Continued from Pearson Island.
Once clear of the Anchorage Cove we had 16 knots of wind from the ESE, and were sailing at 7.5 knots towards Elliston on the mainland. Only 36 miles from Pearson Island, Elliston is the nearest town and all-weather anchorage. It would make a good base from which to explore all of the Investigator Group of Islands, including Flinders Island. Another time!
At 13:12, with the wind now from the east, we tacked onto a course towards Seasick Bay on the Coffin Bay Peninsula. A couple of hours later we replaced the jib with the gennaker, and our speed jumped from 5 knots to 7.5 knots, albeit requiring us to bear away. At 18:25, with the wind now 20 knots from the SE we tacked almost due south (185°). Over the next few hours the wind swung to the south pushing us further west, before eventually swinging back to the ESE. It was if some unseen force field was pushing us away from the hammer-shaped Coffin Bay Peninsula.
I briefy contemplated heading for a southern Yorke Peninsula anchorage, but with a strong southerly change forecast, I decided to instead head for the North Coast of Kangaroo Island. It was a long, bumpy day and night of sailing, but we averaged 7 knots under main and gennaker. At daybreak, with the wind from the ESE, in the interests of time, we fired up the iron sail. Our destination was Western River Cove 86 nautical miles away. Until now we'd hardly motored at all, but today we would burn through about 80 litres (~21 gallons) of diesel while punching into the headwinds and seas. To put that in context, Arriba only carries 250 litres (66 gallons) of fuel, so that was a big dent in our fuel budget.
At 13:30 I adjusted our course for Cape Borda (35°44.95'S 136°35.26'E), which was visible from about 20 nautical miles out. The Cape was basking in the last rays of a stunning sunset as we approached. The topmost photo was the view from our stern.
|Approaching Cape Borda from the west.|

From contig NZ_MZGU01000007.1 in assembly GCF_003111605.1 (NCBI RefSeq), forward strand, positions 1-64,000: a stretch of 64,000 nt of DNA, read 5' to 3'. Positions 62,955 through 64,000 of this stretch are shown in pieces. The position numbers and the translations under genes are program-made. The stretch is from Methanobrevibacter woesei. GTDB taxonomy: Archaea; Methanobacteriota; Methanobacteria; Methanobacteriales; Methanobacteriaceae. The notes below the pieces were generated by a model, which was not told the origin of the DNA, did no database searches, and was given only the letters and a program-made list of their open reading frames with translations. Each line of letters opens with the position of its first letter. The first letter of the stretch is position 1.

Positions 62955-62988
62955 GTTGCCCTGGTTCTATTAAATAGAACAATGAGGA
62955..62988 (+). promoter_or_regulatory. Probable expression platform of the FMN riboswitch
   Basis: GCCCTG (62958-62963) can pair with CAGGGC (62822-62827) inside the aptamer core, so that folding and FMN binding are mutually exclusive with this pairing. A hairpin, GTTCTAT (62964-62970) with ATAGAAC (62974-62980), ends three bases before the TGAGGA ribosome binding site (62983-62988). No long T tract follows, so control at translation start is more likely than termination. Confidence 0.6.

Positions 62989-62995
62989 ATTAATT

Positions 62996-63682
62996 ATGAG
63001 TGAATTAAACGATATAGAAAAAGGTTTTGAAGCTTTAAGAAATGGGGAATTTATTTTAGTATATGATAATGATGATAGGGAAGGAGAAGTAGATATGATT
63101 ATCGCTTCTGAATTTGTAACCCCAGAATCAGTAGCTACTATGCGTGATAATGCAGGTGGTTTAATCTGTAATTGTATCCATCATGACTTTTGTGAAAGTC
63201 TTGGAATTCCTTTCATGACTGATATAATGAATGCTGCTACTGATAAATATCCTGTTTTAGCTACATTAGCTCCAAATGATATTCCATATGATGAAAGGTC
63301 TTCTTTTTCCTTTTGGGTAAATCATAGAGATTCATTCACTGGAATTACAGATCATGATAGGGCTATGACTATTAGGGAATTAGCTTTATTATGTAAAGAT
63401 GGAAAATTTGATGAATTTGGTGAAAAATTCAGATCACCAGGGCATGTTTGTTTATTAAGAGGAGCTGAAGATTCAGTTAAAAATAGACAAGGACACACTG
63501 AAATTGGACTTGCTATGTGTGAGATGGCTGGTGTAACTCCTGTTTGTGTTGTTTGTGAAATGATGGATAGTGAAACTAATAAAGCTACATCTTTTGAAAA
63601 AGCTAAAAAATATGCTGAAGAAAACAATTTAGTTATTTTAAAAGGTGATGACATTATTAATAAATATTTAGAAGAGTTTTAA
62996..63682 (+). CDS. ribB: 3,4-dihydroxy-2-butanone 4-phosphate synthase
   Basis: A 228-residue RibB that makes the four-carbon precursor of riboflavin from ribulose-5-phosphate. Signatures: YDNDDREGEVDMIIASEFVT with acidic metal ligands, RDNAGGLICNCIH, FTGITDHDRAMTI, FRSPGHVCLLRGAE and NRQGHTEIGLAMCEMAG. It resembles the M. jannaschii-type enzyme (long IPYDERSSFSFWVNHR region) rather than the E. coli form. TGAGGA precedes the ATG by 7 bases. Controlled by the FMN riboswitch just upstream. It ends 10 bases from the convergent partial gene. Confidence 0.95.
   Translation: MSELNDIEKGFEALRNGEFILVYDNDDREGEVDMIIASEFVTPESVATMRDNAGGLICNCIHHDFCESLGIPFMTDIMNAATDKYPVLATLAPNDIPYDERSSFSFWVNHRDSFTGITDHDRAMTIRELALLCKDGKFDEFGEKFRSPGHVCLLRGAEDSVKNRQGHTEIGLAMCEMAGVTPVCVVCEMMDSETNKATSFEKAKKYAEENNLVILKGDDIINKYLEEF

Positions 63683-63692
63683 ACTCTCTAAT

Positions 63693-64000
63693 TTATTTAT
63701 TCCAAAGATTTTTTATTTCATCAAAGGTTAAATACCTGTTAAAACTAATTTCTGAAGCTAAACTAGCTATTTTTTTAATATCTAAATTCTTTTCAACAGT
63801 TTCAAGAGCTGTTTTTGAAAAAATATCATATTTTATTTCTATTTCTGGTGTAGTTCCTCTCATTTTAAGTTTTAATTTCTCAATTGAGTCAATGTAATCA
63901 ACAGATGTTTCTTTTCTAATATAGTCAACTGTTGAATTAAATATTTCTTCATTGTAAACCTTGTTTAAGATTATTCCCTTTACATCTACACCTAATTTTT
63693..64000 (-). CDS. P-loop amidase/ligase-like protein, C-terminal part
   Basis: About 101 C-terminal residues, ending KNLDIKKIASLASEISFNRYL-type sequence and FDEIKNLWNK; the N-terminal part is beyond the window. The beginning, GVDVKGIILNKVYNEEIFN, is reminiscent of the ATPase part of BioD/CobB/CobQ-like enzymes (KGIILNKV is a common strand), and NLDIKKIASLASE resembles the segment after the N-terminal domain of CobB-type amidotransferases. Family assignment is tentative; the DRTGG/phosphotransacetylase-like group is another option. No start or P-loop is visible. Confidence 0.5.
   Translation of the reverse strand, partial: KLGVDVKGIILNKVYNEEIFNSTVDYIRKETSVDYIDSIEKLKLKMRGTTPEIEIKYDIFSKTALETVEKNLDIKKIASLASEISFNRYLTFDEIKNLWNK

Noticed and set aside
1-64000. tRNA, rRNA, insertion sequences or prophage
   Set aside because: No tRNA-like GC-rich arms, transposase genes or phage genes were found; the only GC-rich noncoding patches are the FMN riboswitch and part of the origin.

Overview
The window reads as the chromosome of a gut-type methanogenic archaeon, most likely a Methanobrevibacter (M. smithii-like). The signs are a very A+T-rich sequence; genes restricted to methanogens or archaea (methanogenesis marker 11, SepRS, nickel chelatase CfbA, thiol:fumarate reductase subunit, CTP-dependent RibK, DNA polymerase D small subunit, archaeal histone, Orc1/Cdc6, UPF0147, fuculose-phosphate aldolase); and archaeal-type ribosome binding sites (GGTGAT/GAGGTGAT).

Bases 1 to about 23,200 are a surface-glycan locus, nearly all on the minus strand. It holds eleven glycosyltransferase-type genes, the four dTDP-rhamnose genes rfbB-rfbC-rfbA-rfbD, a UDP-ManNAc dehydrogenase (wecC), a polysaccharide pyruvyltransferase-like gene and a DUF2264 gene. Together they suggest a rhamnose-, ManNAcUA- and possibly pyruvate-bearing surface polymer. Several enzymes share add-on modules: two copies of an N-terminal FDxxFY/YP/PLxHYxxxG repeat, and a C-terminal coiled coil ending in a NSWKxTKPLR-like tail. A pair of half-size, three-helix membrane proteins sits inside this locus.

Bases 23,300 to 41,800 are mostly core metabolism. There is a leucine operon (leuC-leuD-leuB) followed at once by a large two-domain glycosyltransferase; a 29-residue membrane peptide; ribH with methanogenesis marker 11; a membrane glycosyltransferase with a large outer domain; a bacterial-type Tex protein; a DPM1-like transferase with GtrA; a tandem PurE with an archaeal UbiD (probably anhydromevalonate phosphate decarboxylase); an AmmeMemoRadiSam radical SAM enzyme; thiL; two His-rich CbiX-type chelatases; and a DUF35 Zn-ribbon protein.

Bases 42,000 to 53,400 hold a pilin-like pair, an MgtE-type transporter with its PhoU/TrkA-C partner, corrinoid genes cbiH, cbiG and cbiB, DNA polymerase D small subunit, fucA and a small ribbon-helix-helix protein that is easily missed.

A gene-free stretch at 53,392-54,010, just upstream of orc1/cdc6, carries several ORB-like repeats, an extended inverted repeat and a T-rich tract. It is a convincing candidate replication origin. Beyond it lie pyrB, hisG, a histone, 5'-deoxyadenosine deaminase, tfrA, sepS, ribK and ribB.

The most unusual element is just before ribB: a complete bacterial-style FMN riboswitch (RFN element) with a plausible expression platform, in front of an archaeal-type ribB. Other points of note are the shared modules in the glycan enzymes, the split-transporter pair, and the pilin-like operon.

Cape Borda was named by Capt Nicolas Baudin in honor of Jean-Charles de Borda, a French mathematician and nautical astronomer. Borda also invented a single-winner election voting method known as the "Borda Count", which is similar to the single transferable vote method used in Australian elections.
We then set course for Cape Forbin, hugging the coast in darkness, before turning for Western River Cove which we reached at 20:17 (April 23rd). I consider this to be one of the safer entrances at night on the NW coast of Kangaroo Island. The trick is to approach from exactly due north and aim for mid-cove. As a bonus, some campers had considerately lit a bonfire on the beach which lined up perfectly with my waypoint. We had traveled 222.8 nautical miles since leaving Pearson Island.
The long stretches were now behind us and we had a two days to cover the last 64 miles. The next morning we went ashore to stretch our legs and to hike up to the western headland. It rained for the first time since the start of our trip over one week earlier. Cathie and I were aboard Arriba at the time, but Helena and Diego had chosen to stay ashore just long enough to get saturated.
|Western River Cove.|
We weighed anchor at 13:36. Our next destination would be Boxing Bay, located half way between Western River and Wirrina. We arrived just over 5 hours later and had company in the form of another cat, "Alcatraz."
|Arriba and Alcatraz at Boxing Bay.|
The next morning we awoke to beautiful weather - again! Diego and I went snorkeling while Helena and Cathie kayaked to shore and went for a walk. We got underway shortly after 10:00 enjoying light winds from the west. Along the way we were once again treated to a fantastic display of bowriding dolphins.
We had traveled 556 nautical miles (1030) km since leaving 10 days ago, and had been blessed with great weather and great sailing. Mother Nature had not disappointed either. From great white sharks, to sea lions to snook, the ocean had truly shared its bounty - at both ends of the food chain.
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